Wednesday, October 1, 2014

New Drug and Alcohol Regulations for Railroad Maintenance Workers Delayed
September 30th, 2014/

The Federal Railroad Administration (FDA) has delayed implementing new alcohol and drug regulations for railroad maintenance workers. It is extending the comment period at the request of industry groups, The Hill reports.

Some railroad employees, including engineers, conductors and dispatchers, have long been subject to drug and alcohol regulations. The new rules would expand to include track workers, the article notes. Under the regulations, track workers would be subject to random drug testing. They could be tested before employment, after accidents or in cases in which there is reasonable suspicion of drug use.

“(Track workers) directly affect the safety of railroad operations, because they work on or near railroad tracks, operate on-track or fouling equipment and assist in directing trains through work areas,” the agency wrote.

The delay was requested by American Public Transportation Association, the American Short Line and Regional Railroad Association, the Association of American Railroads and the National Railroad Construction and Maintenance Association. The public comment period has been extended to November 25.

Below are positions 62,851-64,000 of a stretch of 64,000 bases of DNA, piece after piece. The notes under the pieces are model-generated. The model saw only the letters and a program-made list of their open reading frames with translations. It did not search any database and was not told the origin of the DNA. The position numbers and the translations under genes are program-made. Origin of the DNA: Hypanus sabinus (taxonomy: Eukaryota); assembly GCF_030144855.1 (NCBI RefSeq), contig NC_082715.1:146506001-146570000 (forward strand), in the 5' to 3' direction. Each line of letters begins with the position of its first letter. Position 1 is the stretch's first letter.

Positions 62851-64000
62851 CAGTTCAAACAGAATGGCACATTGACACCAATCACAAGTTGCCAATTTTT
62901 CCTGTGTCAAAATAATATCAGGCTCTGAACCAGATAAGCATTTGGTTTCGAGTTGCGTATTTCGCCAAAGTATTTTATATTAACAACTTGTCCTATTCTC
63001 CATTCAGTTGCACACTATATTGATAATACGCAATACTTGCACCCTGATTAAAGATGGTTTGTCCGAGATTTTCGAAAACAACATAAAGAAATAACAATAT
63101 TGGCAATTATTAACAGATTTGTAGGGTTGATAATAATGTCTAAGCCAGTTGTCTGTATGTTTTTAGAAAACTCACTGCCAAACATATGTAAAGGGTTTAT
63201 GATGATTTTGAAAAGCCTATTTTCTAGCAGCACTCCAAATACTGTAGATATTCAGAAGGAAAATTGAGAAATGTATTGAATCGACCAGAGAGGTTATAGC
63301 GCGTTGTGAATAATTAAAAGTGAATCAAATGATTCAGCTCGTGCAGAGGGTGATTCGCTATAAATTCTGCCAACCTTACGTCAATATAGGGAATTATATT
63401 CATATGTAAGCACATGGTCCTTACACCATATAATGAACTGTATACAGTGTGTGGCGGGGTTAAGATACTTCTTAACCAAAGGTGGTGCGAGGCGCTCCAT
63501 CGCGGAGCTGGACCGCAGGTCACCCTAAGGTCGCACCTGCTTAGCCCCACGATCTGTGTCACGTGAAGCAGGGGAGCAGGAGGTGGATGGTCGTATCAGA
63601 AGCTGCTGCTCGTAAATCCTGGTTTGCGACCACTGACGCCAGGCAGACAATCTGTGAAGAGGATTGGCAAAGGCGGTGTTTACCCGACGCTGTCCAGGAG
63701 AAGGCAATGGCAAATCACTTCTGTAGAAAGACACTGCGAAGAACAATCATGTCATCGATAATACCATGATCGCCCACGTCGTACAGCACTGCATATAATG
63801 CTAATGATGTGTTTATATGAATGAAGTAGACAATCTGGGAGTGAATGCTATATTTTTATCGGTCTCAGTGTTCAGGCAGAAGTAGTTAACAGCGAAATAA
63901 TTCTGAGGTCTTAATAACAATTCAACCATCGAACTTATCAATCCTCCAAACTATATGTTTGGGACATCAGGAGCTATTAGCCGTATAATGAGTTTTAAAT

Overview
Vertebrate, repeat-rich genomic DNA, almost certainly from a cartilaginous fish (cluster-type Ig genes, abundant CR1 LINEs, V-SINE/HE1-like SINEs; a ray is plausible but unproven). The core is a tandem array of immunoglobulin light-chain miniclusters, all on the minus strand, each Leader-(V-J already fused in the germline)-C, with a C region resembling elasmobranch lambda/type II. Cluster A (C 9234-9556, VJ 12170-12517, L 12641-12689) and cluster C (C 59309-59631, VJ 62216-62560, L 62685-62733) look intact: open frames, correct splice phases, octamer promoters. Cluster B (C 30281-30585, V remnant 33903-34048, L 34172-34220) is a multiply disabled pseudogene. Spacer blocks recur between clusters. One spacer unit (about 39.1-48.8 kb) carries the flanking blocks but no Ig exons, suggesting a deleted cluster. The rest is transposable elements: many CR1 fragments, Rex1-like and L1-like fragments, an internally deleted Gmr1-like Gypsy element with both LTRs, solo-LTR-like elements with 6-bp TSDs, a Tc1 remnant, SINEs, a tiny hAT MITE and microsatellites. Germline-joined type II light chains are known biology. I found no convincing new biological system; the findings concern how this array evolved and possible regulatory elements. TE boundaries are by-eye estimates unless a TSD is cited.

In 2012, a report by the Amtrak Inspector’s office found a growing number of Amtrak employees were testing positive for drugs and alcohol, increasing the risk of a serious railroad accident. The report stated that drug and alcohol use by conductors, mechanics and engineers who operate the trains greatly exceeds the national average for the railroad industry. Amtrak’s signal operators and mechanics tested positive for drugs four times as frequently as those working for other railroads. Cocaine and marijuana are the most frequently used drugs.

The report recommended that Amtrak test a larger percentage of its workers and expand its program for physical observation.

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